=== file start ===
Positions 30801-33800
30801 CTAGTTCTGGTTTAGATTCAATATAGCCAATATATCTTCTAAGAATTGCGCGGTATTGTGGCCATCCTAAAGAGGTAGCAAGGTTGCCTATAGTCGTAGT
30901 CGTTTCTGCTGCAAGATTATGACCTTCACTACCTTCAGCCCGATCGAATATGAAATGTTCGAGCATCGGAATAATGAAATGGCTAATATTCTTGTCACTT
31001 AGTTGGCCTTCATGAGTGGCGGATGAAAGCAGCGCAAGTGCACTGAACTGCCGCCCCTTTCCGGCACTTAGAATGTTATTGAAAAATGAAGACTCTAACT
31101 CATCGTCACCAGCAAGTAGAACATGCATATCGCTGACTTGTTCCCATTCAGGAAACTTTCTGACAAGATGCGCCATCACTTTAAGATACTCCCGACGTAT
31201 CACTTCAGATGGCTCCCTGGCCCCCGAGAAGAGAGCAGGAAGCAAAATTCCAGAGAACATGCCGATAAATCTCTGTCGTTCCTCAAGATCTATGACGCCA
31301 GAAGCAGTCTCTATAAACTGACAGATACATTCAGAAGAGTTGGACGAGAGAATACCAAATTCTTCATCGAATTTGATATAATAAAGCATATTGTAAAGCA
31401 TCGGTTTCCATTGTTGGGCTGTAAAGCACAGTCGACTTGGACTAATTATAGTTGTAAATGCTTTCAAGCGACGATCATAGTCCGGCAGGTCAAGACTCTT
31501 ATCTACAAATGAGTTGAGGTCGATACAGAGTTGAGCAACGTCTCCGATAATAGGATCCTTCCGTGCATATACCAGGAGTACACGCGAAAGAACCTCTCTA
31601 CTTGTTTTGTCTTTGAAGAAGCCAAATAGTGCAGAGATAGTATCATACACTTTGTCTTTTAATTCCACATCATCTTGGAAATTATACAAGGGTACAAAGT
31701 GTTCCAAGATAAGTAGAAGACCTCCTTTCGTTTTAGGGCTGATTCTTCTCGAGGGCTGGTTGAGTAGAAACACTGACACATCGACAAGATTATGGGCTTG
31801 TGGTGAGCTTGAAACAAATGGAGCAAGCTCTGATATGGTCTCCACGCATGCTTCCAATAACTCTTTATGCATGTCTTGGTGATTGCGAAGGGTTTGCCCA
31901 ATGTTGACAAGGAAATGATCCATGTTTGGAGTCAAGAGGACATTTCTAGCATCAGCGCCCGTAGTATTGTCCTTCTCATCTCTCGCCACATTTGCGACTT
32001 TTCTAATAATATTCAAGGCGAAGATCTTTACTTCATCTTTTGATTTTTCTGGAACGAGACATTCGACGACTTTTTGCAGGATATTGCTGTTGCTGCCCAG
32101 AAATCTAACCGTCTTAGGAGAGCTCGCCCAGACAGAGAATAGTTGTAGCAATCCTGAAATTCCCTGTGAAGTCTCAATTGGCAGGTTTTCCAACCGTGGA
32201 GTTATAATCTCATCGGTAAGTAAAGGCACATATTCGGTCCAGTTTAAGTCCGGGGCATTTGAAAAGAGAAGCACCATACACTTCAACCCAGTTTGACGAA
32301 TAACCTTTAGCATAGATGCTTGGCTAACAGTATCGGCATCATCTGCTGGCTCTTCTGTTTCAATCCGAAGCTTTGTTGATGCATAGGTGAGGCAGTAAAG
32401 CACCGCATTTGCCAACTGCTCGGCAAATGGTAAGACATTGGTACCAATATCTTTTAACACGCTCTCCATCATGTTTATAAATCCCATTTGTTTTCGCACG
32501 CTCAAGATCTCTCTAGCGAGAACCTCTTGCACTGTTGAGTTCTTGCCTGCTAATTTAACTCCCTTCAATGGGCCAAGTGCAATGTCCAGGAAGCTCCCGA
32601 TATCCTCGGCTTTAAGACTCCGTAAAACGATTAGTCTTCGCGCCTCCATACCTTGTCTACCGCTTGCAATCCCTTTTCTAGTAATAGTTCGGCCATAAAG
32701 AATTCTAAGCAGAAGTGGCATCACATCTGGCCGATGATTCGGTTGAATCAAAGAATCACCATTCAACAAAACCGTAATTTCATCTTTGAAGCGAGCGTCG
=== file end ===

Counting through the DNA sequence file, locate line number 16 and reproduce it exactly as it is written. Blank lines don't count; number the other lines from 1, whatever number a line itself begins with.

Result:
32201 GTTATAATCTCATCGGTAAGTAAAGGCACATATTCGGTCCAGTTTAAGTCCGGGGCATTTGAAAAGAGAAGCACCATACACTTCAACCCAGTTTGACGAA